At Breaking Energy, a blog site posting U.S. Department of Energy feed, an (unnamed) intern wrote a post last Friday, “How I Energized My Summer: An Intern’s Inside Look at the Department of Energy.”
“In Public Affairs,” he or she said, “our job is to help explain the work of the Department, the Secretary and, ultimately, the President.” Continuing:
Whether it’s making an announcement on improving efficiency standards for furnace fans or releasing information on new carbon capture technology, my office is working to craft and deliver these messages. We also answer press calls coming in from across the country, helping the media disseminate our information to people near and far from the nation’s capital.
“Internships are often thought of as a career vehicle, meant to lift you into your post-graduate life,” the conclusion began.
But my Department of Energy experience goes far beyond just that. Personally, it has given me the opportunity to use my education to contribute to and understand a federal agency’s need to disperse accurate, meaningful information.
It has been a privilege to have been offered this opportunity, and I fully plan on using the lessons I’ve learned here throughout my final year at Wake Forest University and, afterwards, in my professional life. I leave the Department of Energy with a passion for policy and a desire to be a part our nation’s energy future — and I have my internship experience to thank for that.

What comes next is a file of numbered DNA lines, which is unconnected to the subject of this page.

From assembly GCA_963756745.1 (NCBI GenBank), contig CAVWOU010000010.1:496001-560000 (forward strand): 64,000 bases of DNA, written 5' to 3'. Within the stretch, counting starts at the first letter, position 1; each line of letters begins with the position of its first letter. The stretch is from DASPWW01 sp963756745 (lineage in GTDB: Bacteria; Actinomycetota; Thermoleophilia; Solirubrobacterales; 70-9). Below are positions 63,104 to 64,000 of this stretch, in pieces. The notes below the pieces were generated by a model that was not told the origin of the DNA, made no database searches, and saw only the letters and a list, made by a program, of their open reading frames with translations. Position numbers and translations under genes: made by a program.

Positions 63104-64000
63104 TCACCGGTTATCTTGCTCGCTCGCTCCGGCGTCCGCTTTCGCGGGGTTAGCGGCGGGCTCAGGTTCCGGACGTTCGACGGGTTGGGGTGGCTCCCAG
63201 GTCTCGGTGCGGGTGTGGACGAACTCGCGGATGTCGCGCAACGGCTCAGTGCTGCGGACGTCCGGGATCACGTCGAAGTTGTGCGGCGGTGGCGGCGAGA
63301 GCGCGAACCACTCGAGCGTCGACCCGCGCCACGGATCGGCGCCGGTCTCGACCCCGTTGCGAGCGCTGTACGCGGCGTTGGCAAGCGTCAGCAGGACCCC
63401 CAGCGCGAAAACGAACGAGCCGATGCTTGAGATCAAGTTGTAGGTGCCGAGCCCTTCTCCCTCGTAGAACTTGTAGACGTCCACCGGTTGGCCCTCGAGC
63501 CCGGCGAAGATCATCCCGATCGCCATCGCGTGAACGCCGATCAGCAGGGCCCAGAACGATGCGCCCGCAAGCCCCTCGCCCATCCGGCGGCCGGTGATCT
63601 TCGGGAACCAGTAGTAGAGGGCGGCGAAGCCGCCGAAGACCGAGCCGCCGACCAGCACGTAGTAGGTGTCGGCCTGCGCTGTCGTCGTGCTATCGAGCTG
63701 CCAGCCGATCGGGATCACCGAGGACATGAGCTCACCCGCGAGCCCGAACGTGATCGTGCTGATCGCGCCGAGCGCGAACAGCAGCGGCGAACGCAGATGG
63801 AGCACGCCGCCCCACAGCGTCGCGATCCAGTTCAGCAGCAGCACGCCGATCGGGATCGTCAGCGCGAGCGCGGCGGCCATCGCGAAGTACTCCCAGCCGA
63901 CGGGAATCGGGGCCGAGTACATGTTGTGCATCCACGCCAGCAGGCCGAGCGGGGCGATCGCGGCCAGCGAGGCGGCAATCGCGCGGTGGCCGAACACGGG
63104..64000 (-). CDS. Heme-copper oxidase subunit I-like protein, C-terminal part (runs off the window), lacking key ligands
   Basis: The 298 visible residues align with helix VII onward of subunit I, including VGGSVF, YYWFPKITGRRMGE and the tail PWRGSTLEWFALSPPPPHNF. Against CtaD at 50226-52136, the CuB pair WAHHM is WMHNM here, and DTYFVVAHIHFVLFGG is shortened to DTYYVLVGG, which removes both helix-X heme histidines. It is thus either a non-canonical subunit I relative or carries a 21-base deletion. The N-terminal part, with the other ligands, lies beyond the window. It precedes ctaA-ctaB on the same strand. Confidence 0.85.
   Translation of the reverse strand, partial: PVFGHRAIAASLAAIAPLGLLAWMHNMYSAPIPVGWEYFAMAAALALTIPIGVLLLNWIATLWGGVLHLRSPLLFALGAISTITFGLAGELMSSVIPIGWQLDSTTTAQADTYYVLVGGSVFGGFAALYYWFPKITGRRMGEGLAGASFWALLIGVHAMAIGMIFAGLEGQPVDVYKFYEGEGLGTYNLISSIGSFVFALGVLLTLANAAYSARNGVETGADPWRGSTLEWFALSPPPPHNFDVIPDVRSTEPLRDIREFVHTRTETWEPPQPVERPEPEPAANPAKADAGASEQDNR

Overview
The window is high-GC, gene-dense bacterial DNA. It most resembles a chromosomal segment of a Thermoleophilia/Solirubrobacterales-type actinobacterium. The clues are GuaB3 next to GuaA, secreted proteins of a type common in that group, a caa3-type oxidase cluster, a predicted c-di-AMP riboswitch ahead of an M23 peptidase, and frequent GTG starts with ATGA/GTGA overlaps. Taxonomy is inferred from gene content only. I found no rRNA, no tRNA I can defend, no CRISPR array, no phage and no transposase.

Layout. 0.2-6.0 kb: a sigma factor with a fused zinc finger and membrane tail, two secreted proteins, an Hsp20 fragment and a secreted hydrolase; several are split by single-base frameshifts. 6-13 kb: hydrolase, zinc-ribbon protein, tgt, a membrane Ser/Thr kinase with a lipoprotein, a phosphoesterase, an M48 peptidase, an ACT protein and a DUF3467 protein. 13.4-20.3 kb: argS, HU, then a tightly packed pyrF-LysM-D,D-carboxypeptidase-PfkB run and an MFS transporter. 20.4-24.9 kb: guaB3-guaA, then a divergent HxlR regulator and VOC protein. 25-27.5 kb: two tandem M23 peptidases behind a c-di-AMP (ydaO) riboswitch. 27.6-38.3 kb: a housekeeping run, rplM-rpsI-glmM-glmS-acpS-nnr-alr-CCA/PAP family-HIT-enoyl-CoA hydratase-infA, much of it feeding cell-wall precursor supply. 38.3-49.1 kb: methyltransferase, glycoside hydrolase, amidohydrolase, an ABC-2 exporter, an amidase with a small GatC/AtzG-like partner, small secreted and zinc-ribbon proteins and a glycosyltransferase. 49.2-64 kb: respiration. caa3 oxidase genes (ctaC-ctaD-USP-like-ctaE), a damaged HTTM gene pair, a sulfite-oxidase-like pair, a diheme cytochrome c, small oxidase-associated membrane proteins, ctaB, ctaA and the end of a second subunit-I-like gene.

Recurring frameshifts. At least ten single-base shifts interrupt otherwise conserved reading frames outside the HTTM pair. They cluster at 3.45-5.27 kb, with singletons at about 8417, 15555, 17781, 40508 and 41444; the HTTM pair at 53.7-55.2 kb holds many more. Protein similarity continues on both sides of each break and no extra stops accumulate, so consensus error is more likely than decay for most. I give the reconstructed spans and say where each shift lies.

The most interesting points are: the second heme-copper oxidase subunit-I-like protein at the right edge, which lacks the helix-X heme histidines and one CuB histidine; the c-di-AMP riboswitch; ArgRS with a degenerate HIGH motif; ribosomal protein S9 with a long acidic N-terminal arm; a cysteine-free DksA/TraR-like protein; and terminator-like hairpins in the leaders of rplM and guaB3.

How to respond? No doubt many DOE employees are nice, sincere, and dedicated. The experience was undoubtedly special and enlightening. But this is not a voluntary institution but one based on coercion and politics. Inside the wall of DOE is an anti-market, and even anti-industrial worldview.
Enter Glenn Schleede, a veteran of the energy public policy battles on the side of consumers, taxpayers, and, in short, realism.
Here is Schleede’s response:
August 9, 2014
Dear Mr. or Ms. Intern:
Thank you for your article that appeared this morning at BreakingEnergy.com. Clearly, you have had a great experience as a summer intern in the Office of Public Affairs at the U.S. Department of Energy (DOE) in Washington, DC.
I admire your ambition, personal energy, and enthusiasm. However, having had experience in the world of energy and in Washington, DC, I’d like to offer some advice as you return for your final year of study at Wake Forest University. Specifically:
a. Focus on developing discernment skills so that you can tell the difference between facts and opinions or propaganda;
b. Evaluate critically any information that you encounter with the goal of finding and, as a journalist or policy maker, passing along only that which is factual and objective.
c. Apply those skills in evaluating the performance of elected and appointed government officials.
The following examples may help make the above points:
1. You are quite correct that technological advances will be critically important in supplying the nation’s and the world’s energy requirements. However, it is not necessarily the case that DOE is the best judge of which energy technologies should be pursued. As you may have heard, governments are not good at picking “winning technologies.”
Consider, for example, the fact that during the 40-year period from 1973 to 2012., The U.S. Department of Energy and its predecessors spent more than $158 billion (in 2012 $) of our tax dollars on “Energy R&D” (as that term is defined in the President’s budget).